Timber Wars

‘Timber Wars’ episode 5: The plan

By Aaron Scott (OPB)
Sept. 22, 2020 1 p.m. Updated: Jan. 19, 2021 7:32 p.m.

The Timber Wars grew so hot that they turned into a campaign issue in the 1992 presidential election. Based on a promise he made on the campaign trail, President Bill Clinton flew half his cabinet to Portland for a Forest Conference, where he sat down at a large table with loggers, mill owners, environmentalists and scientists to resolve the conflict. At the end, he directed 100 scientists to deliver a solution that would protect the forests and the owls, while also ensuring a steady supply of timber. The result was the Northwest Forest Plan, the most sweeping conservation plan in U.S. history—and one that created a massive shift in the US Forest Service’s primary focus: from resource extraction to ecosystem management.


This is the behind-the-scenes story of how a revolutionary land management plan was created, from a Capitol Hill bathroom-turned-office to a presidential lunch buffet to a basketball stadium full of scientists, who, for the first time, were given the keys to shape national policy.

President Bill Clinton (right), Vice President Al Gore (second from right) on April 2, 1993 at the Portland Convention Center for the Northwest Forest Conference.

President Bill Clinton (right), Vice President Al Gore (second from right) on April 2, 1993 at the Portland Convention Center for the Northwest Forest Conference.

Robert McNeely / National Archives

Hosted and produced by OPB’s Aaron Scott in collaboration with 30 Minutes West (“Bundyville,” “Outside Podcast”), and with original music by the singer-songwriter Laura Gibson, “Timber Wars” is a seven-part podcast series from Oregon Public Broadcasting that tells the behind-the-scenes story of how a small group of activists and scientists turned the fight over ancient trees and the spotted owl into one of the biggest environmental conflicts of the 20th century. Episodes are available on Apple Podcasts, Spotify, the NPR One app and most other podcast apps.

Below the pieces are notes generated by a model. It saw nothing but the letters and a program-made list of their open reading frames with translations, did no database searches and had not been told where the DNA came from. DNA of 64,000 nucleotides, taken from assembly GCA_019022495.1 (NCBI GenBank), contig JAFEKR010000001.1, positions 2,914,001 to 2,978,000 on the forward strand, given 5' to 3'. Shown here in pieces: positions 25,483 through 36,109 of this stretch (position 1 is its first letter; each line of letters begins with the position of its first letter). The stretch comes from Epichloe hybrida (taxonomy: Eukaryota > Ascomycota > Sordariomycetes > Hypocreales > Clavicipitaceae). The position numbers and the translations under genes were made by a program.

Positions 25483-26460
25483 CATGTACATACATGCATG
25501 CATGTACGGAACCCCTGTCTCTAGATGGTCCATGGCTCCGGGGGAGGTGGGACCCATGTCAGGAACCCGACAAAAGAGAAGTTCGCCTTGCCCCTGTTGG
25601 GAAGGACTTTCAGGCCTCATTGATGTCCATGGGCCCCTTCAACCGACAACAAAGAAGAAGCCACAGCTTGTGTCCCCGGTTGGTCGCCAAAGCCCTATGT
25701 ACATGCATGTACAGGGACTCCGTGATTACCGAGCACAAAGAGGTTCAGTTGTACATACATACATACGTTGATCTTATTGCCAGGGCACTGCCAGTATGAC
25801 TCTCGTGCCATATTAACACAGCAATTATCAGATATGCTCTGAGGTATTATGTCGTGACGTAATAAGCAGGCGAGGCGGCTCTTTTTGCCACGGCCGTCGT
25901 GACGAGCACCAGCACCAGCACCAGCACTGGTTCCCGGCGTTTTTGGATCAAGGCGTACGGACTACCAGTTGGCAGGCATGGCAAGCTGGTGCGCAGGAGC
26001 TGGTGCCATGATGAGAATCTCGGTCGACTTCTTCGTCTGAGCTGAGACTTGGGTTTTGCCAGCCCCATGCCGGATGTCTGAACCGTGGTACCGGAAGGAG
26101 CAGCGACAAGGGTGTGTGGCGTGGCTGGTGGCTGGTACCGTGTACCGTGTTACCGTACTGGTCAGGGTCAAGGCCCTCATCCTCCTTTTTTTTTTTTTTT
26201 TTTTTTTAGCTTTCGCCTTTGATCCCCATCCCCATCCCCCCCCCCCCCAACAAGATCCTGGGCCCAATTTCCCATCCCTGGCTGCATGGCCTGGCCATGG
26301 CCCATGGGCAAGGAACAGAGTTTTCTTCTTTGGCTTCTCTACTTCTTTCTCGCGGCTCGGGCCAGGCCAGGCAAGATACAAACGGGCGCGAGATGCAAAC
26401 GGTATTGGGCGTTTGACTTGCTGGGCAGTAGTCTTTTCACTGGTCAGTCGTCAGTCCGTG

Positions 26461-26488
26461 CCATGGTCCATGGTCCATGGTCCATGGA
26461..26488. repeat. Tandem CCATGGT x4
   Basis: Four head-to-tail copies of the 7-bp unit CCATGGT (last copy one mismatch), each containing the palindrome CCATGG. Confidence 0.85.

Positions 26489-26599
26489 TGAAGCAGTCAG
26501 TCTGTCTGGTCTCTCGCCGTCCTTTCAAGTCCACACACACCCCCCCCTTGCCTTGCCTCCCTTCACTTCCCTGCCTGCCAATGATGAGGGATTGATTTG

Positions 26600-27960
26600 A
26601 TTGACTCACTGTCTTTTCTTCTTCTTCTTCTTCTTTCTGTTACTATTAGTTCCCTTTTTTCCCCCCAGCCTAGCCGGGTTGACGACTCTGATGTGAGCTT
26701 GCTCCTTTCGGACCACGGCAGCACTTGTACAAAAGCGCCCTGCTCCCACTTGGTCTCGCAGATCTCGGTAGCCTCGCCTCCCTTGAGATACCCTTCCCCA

In addition to the podcast, OPB is releasing an accompanying e-newsletter series that combines the podcast with further OPB reporting to take readers through the history of this epic battle — and explores the ways it’s playing out still — in stories, images, videos and more. You can explore the series here.

Related: ‘Timber Wars’ episode 6: The backlash

Episode 5: The plan transcript

AARON SCOTT, HOST: By 1992, the Pacific Northwest was a mess. With most of the national forests under court-ordered lock and key, things were looking dire for logging companies and mills that depended on federal timber.


LOGGER: I’ve got about three more weeks worth of work and then I’m going to be done.

MILL OWNER: I can’t promise our people that we’ll have enough logs to run this plant for 6 months logs, a year. And they’re scared.

REPORTER: Since 1990, 67 Oregon mills have closed. More than 7000 mill workers have lost their jobs.]

AARON: But it’s not like environmentalists felt like they had won, because Congress had been very successful in effectively nullifying their court victories. They needed something to make those protections permanent, like a bill from Congress.

[ARCHIVE CLIP, REPORTER: Dozens of timber bills are now under consideration in congress. But the debate will probably get even nastier.]